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Everything Google Knows about You (and How to Search Privately)

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Everything Google Knows About You

“Why don’t you just Google it?”

You have probably said this when people asked you questions, and you’ve certainly heard other people suggest this method of finding out information. You may use Google to get sports scores, to find how to do something on your Mac, to search for information on a vacation destination, to find recipes, and much more. After all, Google is the world’s most popular go-to tool for accessing information.

But Google is not your only search engine option, and certainly not the most private. Have you ever wondered what Google knows about you? You might be surprised by how much Google knows about you, and you may want to change that. Want to search more privately? Of course you do!

Read on and we’ll show you how to find out everything Google knows about you, as well as how to change some search settings. And if you don’t like what you see, we also offer suggestions for two other search engines that aren’t as creepy as Google.

What Google Knows About You

Google knows a lot about you. When you type a few words into a search box, you may not realize it, but Google records a great deal of information about you and your search.

Google is open about the data they collect. When you search on Google, they collect the following data:

  • Things you search for
  • Websites you visit
  • Videos you watch
  • Ads you click on or tap
  • Your location
  • Device information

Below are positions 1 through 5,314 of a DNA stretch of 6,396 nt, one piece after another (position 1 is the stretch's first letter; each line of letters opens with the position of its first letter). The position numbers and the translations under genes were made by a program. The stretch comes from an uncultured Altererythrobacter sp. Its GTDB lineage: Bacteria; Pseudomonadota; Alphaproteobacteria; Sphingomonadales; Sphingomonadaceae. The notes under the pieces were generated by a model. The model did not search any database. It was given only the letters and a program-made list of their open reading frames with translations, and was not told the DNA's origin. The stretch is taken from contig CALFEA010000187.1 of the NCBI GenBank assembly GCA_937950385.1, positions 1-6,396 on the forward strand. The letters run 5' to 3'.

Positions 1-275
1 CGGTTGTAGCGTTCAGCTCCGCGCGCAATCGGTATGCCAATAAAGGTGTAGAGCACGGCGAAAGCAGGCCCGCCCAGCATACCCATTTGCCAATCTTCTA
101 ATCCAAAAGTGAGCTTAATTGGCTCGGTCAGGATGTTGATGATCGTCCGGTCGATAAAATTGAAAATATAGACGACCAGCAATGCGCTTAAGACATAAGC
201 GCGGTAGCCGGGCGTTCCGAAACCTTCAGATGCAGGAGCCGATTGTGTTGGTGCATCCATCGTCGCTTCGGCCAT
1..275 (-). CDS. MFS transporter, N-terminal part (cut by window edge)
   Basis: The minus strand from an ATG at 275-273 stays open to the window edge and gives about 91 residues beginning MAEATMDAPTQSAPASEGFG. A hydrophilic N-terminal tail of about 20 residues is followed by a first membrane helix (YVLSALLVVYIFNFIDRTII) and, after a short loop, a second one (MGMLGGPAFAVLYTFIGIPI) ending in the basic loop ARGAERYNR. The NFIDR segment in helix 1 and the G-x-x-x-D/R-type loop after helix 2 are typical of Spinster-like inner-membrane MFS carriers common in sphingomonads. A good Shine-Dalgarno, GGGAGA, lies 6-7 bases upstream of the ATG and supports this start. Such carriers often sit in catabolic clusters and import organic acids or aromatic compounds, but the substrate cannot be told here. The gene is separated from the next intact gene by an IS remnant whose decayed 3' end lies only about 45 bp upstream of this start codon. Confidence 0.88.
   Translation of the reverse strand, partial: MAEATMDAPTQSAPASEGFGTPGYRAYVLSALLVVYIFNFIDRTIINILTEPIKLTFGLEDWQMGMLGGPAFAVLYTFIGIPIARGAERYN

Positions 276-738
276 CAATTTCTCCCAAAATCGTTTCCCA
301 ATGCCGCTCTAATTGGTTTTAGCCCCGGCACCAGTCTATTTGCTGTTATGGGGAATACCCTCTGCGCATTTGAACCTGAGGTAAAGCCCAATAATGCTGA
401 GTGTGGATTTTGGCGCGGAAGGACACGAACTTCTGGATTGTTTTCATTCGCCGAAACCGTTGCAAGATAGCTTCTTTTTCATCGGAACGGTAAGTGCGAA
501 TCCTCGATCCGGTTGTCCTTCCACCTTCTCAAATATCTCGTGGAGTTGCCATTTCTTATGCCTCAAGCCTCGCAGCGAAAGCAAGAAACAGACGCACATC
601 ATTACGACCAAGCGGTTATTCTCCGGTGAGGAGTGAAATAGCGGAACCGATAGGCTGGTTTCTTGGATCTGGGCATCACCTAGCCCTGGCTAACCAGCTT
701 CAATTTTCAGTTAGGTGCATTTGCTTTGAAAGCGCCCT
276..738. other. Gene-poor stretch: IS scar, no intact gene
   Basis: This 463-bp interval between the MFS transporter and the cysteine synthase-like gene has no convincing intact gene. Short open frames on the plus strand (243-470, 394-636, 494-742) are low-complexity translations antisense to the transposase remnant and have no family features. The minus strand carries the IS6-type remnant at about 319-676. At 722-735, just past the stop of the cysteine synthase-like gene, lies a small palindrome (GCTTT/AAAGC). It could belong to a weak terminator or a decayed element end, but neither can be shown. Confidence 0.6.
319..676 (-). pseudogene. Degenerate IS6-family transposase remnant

• IP address and cookie data

This data is stored in a cookie, which identifies you and your device and which is linked to a profile of you in Google’s data centers. By triangulating that data, Google can know even more about you, because they track you across websites using cookies that respond to their ad code. In this way, they know what you search for when you use Google, but also any time you surf the Web.

Sure, not all websites use Google Ads, but most use Google Analytics, a free tool that provides statistics to webmasters. So even if you use an ad blocker and don’t see Google ads, chances are that most websites you visit are still aggregating information about you.

How to See What Google Knows

Back in the day, all of this data was kept secret. Over time, Google opened up to allow users to see some of it. You can go to the My Activity page on Google to see everything Google knows about you.

You’ll find every search you’ve made, most of the websites you’ve visited — because of Google Analytics — and even more if you’re signed into a Google account. If you’ve used a Google app, then that information shows up as well. Here’s an example: on October 1, my Google activity lists 140 items:

A number of them were searches in Google Maps, some were general web searches, some were image searches, and some were news searches.

If you go to the Other Google Activity page, you can see more. There you can see your location history (if you’ve allowed Google to collect your location), and any device information which “stores a copy of the contacts, calendars, apps, and other data from your devices,” if you allow this. And there’s more on this page, such as Google Play Sound history — if you use this feature — and YouTube “not interested” feedback. You can control some of these features on the Activity Control page.

You can also download an archive of your past searches from this page. You might want to do this to see what you’ve searched, and you might be surprised by what you find if you’re a long-time Google user.